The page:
Cineplex is digging itself out from the pandemic ashes

The entertainment brand is trying to bounce back as consumers return to cinematic and live experiences.

Cineplex
By Will Novosedlik

With COVID restrictions easing, studios are releasing films again in theatres. This summer, highly-anticipated titles such as Minions: The Rise of Gru and Top Gun: Maverick finally made it to the big screen. Both were originally set to be released well over a year ago.

That is a welcome relief for Cineplex, though the theatre chain still has a pandemic-size hole to dig itself out of. In 2020, total revenues were 74.9% lower than the year prior due to the closure of its theatres and other entertainment venues, like the Rec Room arcades. Things improved slightly in 2021, thanks to some brief reopenings and business pivots, but revenues were still roughly 39% of what they had been pre-pandemic.

But the company is feeling optimistic about recovery. In the first six months of 2022, the company earned $578 million in total revenue, nearly surpassing its earnings for all of 2021 and putting it on pace to hit 70% of its pre-pandemic revenue – though that doesn’t include some of this summer’s big blockbusters, and does include some closures and visitor hesitancy that lingered for the first few months of the year.

It also doesn’t account for a lighter Hollywood slate than usual for the rest of the year, thanks to after-effects of pandemic production delays, as well as an increasing number of what would be audience draws getting sent straight to the likes of Disney+ and Netflix.

But those are hurdles Cineplex feels it now has the momentum to clear (and isn’t burning through cash). So strategy spoke with CMO Sara Moore to get a more detailed look at how things are developing on the road to recovery and the big opportunities it sees to invite people along for the ride.

How is the current quarter trending in terms of audiences coming back?

When we look at our attendance, because of the volatility right now, we’re benchmarking to 2019. It was the last time we were open everywhere.

In April, we had about 56% of the 2019 audience and that went up to 72% in May and 89% in June. So that’s about 20% of our audience every month coming back for the first time. And that continued into July, when we had about 85% of the 2019 audience. That’s leading to record-breaking concession numbers. People are really indulging themselves in the experience of returning to the cinema. There is growth in premium formats as well, with about 42% of our audience coming to VIP or AVX or Screen X.

What are your biggest growth opportunities?

I think there are still people that we can identify and bring back through the Scene+ program. We have an opportunity to target those people who haven’t been back, find out what movies they want to see and what format they love to see them in. We can talk one-to-one with them. We will continue to do that through programs like CineClub, where we have the opportunity to really drive the number of visits per person. And we are seeing better-than-forecast results in terms of people who are joining, number of visits and size of spend.

From a marketing perspective, how are you going to drive attendance and increase frequency?

A lot of it is underpinned by the great data that we have. Having started the Scene program with Scotiabank many years ago, and seeing it turbocharged over the last year with Scotia Rewards coming into it, the wealth of data and the wealth of movie lovers within that is an exceptional marketing tool for us. We leverage new digital channels to get to customers at the right time and understand what they want. We’re going to continue to do that.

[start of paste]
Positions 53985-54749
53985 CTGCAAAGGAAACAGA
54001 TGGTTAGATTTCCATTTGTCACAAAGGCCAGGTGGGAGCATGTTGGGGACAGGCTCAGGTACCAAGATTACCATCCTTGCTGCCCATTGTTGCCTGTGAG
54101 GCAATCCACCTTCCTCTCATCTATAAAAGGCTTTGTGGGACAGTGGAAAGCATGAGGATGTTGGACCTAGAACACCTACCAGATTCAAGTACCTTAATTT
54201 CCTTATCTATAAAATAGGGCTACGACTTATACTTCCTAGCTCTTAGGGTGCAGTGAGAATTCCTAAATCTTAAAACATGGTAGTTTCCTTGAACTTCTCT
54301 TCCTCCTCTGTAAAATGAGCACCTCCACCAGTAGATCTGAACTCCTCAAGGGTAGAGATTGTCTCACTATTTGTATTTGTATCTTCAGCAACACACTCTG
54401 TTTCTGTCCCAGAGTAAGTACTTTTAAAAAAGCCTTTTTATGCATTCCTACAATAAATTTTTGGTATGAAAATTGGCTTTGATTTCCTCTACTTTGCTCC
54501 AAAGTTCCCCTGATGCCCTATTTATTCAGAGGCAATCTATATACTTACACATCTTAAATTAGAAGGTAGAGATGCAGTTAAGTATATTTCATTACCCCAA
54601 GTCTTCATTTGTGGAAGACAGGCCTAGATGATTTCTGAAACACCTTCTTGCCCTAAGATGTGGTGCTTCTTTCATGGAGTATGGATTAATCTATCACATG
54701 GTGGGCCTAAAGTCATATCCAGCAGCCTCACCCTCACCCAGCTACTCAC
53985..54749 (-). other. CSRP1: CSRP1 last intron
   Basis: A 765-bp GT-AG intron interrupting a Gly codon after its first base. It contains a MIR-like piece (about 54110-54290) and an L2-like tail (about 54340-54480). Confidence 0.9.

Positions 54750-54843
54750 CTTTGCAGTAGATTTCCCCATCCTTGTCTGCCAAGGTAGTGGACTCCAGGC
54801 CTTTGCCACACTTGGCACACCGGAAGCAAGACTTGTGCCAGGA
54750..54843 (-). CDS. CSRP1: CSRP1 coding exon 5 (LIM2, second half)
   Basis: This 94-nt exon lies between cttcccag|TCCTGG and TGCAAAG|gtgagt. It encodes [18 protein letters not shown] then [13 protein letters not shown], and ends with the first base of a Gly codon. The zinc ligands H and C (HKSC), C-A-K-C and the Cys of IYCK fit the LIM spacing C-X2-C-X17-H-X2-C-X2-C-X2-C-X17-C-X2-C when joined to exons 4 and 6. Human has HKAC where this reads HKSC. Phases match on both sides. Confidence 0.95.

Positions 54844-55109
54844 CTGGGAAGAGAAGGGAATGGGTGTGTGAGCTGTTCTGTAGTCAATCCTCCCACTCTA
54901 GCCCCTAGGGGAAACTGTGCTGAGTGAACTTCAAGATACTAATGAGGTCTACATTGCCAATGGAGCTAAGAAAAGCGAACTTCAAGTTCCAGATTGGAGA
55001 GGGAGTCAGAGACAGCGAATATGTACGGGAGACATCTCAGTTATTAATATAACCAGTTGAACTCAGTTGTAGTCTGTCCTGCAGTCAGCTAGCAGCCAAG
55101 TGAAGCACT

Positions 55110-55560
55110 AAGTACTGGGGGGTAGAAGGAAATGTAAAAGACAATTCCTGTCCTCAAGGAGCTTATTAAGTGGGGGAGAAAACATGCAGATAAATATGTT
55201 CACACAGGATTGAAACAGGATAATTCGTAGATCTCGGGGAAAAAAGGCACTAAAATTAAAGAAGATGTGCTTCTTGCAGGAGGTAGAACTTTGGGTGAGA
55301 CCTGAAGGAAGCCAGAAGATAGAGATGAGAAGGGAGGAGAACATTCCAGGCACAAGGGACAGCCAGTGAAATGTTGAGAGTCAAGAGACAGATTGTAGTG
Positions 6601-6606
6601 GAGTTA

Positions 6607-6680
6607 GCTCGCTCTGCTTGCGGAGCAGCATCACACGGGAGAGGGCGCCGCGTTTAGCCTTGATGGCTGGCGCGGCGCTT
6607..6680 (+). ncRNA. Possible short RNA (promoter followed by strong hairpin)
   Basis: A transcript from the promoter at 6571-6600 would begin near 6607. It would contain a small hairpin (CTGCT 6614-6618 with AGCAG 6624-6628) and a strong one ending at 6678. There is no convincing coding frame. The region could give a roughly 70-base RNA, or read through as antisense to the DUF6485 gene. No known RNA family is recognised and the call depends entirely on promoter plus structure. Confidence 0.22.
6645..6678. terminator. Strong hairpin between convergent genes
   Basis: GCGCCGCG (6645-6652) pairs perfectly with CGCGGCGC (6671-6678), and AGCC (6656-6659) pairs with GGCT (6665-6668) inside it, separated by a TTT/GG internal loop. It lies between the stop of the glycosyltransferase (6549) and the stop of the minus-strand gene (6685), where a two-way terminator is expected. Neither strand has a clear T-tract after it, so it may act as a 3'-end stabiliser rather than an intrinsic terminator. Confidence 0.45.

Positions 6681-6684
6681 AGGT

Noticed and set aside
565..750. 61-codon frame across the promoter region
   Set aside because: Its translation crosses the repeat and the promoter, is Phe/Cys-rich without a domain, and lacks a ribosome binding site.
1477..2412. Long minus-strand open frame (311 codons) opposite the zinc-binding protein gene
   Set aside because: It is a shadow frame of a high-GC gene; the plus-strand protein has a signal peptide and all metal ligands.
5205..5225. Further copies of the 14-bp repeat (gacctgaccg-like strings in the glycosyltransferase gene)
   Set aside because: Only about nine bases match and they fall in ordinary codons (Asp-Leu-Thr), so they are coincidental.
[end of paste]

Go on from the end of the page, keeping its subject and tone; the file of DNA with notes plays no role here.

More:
We’ve also been able to introduce international titles, a lot of Bollywood, and from China. With some of those titles, we are capturing almost 70% of the North American box office. It’s about understanding content, understanding what’s available, understanding our audience, then bringing it in, marketing it to the right people and putting it in the right theatres.

There are many more streaming services than there were two years ago. How is this affecting your recovery and how are you responding to the threat?

We have a great digital cinematic product of our own called the Cineplex Store. With that, we offered great at-home viewing before and throughout the pandemic. As the biggest entertainment provider in Canada, we want to be able to provide multiple ways for people to enjoy our titles, whether at home or in one of our theatres (Ed. note: Cineplex Store subscriptions increased by 10% to 2.2 million members in Q2).

Does that mean that any title that you have in the theatre, customers can access at home?

Not at the same time, but yes. For instance, you can go to the Cineplex Store now and see Top Gun: Maverick. But we also have a catalog of 10,000 titles. We have a great on-demand service. If there’s that one movie that you can’t find anywhere, you can very likely find it in the Cineplex Store. This year, we also curated selections of films to celebrate Pride Month, and partnered with ImagiNATIVE to curate Indigenous screen content.

How about your amusement solutions and location-based entertainment: what are you seeing there?

Our second quarter results show that they also had a record-setting quarter for EBITDA. Delivering on that vision of a strong and diversified business is of incredible importance to us. We’ve always had great gaming and great food and great content in our movie theatres. We have found a new and unique way of delivering in these fantastic new formats. Rec Room is this fantastic adult playground, and coming out of the pandemic, people want to experience things together. From karaoke to drag brunch, to K-pop bands, to trivia leagues and bowling leagues, we are booking hundreds and hundreds of live events in our Rec Room every year.